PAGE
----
BioWare Announces That Mass Effect 4 Is Fresh, Beautiful, and Now Playable

Electronic Arts' (NASDAQ: EA  ) BioWare studio recently announced that its upcoming Mass Effect game, tentatively titled Mass Effect 4, was already in a playable state. BioWare Edmonton and Montreal general manager Aaryn Flynn commented on the project briefly on Twitter, stating that it was "Ambitious. Beautiful. Fresh but recognizable. And fun."

For those who aren't familiar with BioWare's massively popular franchise, Mass Effect is a critically acclaimed sci-fi role-playing series that has had a polarizing effect on gamers.

The original trilogy allowed gamers to custom build a character known as Commander Shepard (whose gender, first name, and origin story could be modified), who gathered allies across the galaxy to battle the Borg-like synthetic race of world-destroying Reapers.

Mass Effect 1. Source: Hdwpapers.com

What made the Mass Effect trilogy such a personal experience for many gamers was that the choices players made in each game carried over to the next one -- characters who died in the first game would not return in subsequent games, and universe-altering decisions made in the first game could reverberate through the rest of the trilogy. Therefore, each player had a slightly different experience throughout the trilogy, which lasted well over 100 hours from start to finish.

However, EA and BioWare were harshly criticized for Mass Effect 3 -- a game that not only felt rushed, but ended the trilogy on a sour, nihilistic note -- destroying most of the universe that had been painstakingly developed over the course of the three games. The backlash was so great that BioWare issued an apology to fans and ultimately patched the game's finale with a longer, although equally gloomy, ending via DLC (downloadable content).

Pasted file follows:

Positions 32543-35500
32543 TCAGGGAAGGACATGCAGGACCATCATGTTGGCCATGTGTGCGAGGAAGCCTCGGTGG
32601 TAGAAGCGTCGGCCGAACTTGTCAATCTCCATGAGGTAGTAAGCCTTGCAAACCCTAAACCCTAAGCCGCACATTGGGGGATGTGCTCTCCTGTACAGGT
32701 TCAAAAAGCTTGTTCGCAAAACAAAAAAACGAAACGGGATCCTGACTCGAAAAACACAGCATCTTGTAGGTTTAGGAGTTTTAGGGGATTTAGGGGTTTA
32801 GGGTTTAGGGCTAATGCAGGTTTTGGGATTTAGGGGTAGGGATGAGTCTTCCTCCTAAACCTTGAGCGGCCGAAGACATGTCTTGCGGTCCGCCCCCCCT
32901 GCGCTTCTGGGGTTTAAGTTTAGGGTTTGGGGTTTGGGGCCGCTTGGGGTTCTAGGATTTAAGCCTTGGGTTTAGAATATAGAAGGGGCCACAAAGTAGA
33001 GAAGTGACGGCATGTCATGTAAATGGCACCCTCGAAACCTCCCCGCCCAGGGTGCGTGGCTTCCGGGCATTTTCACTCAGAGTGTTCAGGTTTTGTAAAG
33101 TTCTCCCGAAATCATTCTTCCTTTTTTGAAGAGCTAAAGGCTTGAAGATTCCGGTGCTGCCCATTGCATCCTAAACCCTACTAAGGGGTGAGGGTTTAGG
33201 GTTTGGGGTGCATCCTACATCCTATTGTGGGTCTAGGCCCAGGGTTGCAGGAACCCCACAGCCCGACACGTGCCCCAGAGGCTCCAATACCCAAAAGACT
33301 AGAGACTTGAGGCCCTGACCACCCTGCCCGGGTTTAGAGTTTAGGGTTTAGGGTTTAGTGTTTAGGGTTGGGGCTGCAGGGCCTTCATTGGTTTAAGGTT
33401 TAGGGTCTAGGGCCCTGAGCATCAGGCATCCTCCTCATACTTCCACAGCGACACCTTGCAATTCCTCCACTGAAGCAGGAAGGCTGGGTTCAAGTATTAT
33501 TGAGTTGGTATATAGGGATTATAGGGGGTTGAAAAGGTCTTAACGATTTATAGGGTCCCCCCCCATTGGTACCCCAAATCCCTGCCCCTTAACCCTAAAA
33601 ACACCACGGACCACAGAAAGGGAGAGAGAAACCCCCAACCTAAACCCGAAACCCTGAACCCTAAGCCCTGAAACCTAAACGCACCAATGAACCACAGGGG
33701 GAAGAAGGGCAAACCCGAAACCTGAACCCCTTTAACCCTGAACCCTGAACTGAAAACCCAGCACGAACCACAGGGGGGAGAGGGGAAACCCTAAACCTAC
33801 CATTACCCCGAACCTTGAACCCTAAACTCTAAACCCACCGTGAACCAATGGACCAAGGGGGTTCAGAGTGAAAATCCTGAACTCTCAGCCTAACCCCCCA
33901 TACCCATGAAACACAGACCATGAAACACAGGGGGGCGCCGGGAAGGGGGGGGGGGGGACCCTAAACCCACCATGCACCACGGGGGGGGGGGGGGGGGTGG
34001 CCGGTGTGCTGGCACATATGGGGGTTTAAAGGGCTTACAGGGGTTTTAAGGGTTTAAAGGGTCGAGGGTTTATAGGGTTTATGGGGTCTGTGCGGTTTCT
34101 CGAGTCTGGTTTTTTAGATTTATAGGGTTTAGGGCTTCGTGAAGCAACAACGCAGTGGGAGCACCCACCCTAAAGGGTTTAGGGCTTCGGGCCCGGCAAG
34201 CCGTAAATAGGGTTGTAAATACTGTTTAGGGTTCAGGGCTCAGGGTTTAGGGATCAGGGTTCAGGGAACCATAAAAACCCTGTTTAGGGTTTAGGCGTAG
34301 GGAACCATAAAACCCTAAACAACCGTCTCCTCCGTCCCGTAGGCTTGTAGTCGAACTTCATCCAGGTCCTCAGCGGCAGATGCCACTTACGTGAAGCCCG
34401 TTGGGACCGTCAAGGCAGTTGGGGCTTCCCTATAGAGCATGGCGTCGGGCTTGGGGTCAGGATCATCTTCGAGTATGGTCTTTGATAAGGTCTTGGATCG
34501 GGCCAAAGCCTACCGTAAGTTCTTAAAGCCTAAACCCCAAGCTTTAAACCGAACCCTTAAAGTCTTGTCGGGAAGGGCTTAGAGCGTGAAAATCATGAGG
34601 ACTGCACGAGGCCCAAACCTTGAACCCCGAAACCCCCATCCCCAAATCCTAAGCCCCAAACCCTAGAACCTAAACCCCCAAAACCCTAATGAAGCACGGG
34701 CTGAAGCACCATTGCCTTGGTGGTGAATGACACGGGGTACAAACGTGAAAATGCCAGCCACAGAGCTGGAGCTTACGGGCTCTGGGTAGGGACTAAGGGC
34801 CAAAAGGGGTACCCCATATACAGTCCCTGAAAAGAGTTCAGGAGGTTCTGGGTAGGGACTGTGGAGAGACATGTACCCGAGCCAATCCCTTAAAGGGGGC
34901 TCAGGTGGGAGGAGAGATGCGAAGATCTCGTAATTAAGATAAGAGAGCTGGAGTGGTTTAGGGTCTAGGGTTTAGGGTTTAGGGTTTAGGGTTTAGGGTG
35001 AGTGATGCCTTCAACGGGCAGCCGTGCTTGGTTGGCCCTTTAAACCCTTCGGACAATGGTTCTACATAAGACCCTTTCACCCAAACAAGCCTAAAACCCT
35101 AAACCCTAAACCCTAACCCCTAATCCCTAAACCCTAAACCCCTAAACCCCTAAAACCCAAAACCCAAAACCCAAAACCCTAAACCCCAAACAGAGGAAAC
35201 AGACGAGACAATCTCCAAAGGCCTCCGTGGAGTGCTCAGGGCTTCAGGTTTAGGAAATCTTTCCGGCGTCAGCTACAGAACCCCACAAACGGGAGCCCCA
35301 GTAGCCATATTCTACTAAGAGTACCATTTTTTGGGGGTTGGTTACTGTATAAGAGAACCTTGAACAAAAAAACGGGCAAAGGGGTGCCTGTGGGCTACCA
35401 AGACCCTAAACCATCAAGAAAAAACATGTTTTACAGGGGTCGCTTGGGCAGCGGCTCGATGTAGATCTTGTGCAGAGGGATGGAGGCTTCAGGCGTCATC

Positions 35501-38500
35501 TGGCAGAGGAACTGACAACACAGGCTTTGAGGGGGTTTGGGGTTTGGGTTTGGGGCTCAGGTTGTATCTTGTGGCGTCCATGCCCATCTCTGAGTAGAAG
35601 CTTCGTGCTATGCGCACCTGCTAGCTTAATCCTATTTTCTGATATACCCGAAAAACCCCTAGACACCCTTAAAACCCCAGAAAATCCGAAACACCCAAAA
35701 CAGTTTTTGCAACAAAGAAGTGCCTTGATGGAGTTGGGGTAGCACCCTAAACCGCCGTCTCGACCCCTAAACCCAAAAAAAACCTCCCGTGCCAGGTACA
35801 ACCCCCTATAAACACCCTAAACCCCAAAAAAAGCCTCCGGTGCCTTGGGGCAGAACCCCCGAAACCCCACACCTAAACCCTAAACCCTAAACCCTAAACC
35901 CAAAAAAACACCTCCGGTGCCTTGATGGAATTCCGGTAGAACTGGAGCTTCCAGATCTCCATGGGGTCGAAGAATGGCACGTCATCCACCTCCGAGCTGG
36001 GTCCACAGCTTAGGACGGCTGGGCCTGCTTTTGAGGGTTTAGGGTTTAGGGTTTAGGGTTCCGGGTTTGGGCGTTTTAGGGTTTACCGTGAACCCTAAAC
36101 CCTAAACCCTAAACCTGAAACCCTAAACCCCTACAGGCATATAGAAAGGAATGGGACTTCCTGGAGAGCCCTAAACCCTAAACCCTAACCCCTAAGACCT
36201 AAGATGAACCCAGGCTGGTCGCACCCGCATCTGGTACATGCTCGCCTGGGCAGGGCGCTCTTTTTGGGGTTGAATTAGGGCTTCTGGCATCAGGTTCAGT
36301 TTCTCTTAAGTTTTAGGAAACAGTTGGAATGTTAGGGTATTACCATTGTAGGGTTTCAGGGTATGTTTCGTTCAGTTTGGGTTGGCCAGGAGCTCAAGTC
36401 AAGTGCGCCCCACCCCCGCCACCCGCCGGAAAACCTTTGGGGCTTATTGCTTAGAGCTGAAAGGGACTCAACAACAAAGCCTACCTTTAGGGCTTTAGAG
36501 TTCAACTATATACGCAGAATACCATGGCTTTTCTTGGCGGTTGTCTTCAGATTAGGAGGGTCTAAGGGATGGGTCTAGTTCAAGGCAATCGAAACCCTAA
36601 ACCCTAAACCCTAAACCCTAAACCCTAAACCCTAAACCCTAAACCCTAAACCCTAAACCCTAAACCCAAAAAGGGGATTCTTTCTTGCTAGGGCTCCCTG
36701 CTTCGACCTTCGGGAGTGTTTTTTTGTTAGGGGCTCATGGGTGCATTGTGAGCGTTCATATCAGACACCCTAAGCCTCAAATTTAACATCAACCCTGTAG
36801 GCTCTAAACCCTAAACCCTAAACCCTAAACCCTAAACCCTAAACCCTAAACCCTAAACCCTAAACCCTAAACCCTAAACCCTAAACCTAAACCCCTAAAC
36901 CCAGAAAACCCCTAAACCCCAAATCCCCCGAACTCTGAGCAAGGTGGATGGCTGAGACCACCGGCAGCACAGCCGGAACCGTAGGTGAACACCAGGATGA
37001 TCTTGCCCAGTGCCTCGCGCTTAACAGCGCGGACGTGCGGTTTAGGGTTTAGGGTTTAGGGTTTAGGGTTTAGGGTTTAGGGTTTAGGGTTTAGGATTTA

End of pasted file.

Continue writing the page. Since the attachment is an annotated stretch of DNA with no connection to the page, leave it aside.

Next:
Not much is known about Mass Effect 4 at the moment -- except that it runs on the Frostbite 2 Engine, similar to BioWare's other major upcoming title, Dragon Age: Inquisition. However, the very existence of Mass Effect 4 has plenty of gamers wondering if EA and BioWare can redeem the franchise after the Mass Effect 3 debacle.

What made Bioware great
To understand how Mass Effect evolved, we need to take a look back at BioWare's history, before and after its acquisition by EA in 2007.

BioWare was founded in 1995. It rose to fame with fantasy games like Baldur's Gate (1998) and Neverwinter Nights (2002), but it didn't achieve mainstream recognition until Star Wars: Knights of the Old Republic (2003), a seminal sci-fi role-playing game that would set the standard for the "BioWare RPG" over the next decade.

Knights of the Old Republic. Source: Staubick.wordpress.com

Knights of the Old Republic, which was published by LucasArts and initially released for the original Xbox, took three years to develop. The game, which took place 4,000 years before the events of the Star Wars films, allowed the player to play the role of a Jedi.